The February 2006 Gulf War Veterans Information System Report published by the Department of Veterans Affairs states that 609,198 served in the Gulf War conflict. As of February 2006, 260,209 veterans had filed claims for benefits based on service-connected injuries and illnesses caused by Gulf War combat related duties. Department of Veterans Affairs officials have processed 228,513 claims for medical care, compensation, and pension, determining that for 200,107 veterans their injuries and illnesses are service connected, caused by Gulf War exposures and injuries. Consequently they have been awarded lifetime medical care, compensation, and pensions based on the extent of their medical problems. (10) (11) (12)


All this from what the Department of Defense still calls a “mystery disease.”

Neither the VA or the DOD have provided the clear research needed to answer the basic question: What part did DU play in causing death and illness among so many Gulf War Veterans?

If we really “supported our troops,” we would take those stupid magnets off our cars, demand our soldiers home now, give them and all veterans the care they deserve, while taking those who authorized and condoned the use of depleted uranium and ship them off to the Hague to be tried for war crimes and crimes against humanity.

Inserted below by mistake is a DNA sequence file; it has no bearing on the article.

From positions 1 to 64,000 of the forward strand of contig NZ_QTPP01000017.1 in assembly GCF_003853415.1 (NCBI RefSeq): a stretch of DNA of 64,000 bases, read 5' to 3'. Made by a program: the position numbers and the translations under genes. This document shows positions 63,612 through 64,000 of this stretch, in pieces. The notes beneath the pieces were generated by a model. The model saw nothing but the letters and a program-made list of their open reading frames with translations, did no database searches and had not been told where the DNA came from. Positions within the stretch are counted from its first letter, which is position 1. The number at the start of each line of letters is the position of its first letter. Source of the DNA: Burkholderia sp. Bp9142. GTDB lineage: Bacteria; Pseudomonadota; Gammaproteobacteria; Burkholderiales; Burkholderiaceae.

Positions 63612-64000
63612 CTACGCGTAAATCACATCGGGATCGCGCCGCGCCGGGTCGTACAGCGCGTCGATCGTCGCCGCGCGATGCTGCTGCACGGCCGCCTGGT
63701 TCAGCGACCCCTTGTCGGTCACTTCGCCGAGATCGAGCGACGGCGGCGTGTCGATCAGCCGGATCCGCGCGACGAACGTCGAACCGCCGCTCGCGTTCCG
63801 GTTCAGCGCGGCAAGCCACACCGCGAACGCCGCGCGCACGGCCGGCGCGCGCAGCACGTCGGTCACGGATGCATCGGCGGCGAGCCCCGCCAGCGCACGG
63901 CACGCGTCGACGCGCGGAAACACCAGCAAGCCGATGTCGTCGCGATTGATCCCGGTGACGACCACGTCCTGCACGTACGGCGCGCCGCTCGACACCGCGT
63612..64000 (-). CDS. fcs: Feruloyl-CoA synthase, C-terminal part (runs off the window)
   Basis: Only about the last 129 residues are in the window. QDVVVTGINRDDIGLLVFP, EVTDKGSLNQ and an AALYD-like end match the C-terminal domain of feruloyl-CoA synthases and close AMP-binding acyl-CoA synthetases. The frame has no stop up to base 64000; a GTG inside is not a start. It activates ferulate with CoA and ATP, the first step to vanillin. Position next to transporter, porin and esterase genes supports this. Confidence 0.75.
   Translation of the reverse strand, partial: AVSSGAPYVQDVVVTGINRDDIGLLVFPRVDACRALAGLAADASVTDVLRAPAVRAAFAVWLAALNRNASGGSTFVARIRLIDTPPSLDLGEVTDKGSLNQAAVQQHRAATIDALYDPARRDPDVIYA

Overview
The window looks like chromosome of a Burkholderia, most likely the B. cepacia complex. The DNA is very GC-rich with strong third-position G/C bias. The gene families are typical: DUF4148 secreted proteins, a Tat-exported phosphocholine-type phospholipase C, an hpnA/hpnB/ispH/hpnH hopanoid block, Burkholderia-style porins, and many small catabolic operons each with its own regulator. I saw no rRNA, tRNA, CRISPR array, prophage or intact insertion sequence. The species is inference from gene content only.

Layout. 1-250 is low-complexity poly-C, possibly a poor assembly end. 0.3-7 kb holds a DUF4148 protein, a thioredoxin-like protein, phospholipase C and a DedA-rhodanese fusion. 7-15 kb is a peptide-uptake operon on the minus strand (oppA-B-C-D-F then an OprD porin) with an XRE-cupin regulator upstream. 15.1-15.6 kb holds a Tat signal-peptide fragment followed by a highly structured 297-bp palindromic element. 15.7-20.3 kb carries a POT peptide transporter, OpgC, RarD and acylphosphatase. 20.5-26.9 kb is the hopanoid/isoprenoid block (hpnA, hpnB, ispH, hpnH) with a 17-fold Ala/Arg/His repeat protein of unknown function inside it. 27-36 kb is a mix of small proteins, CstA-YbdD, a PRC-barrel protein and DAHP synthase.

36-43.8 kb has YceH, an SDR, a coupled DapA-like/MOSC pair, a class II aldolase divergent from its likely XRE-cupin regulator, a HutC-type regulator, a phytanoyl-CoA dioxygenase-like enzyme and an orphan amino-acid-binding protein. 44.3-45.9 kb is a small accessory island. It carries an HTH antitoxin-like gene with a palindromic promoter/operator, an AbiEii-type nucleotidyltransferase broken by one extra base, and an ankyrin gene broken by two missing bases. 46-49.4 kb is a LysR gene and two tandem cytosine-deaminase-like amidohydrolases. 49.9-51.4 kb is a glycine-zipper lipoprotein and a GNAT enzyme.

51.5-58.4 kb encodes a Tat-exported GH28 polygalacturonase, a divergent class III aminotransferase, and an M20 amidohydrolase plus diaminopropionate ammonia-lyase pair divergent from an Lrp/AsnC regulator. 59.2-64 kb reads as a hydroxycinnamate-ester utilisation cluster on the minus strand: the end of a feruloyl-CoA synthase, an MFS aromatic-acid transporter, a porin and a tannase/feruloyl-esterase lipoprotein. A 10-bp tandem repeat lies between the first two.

A Long-Term Problem

In the Army technical bulletin I mentioned earlier, it states that tanks, vehicles and etc. that have been destroyed by DU munitions must be surveyed and if necessary, decontaminated to the normal, background level of radiation. Scott Peterson, a staff writer for the Christian Science Monitor, reported on May 15, 2003 about taking Geiger counter readings at several sites in Baghdad. Near the Republican Guard Palace where US troops stood guard and over 1,000 employees walked in and out of the building, his radiation readings were the “hottest” in Iraq, at nearly 1,900 times background radiation levels.

At a roadside vegetable stand, children played on a burnt-out Iraqi tank. There Peterson’s Geiger counter registered nearly 1,000 times normal background radiation. (1) (4) (13)

On August 4, 2003, the Seattle Post Intelligencer reported elevated radiation levels at six sites from Basra to Baghdad. One destroyed tank near Baghdad had 1,500 times the normal background radiation. (13)

What must be considered, which makes Iraq War II more significant, was unlike Iraq War I which took place mostly in rural areas, Iraq War II took place mostly in urban areas. Not even those in the Green Zone are safe in Iraq with DU in the air, ground and water. If any of this makes you feel queasy, it should, depleted uranium has a radioactive life of 4.5 billion years. (5)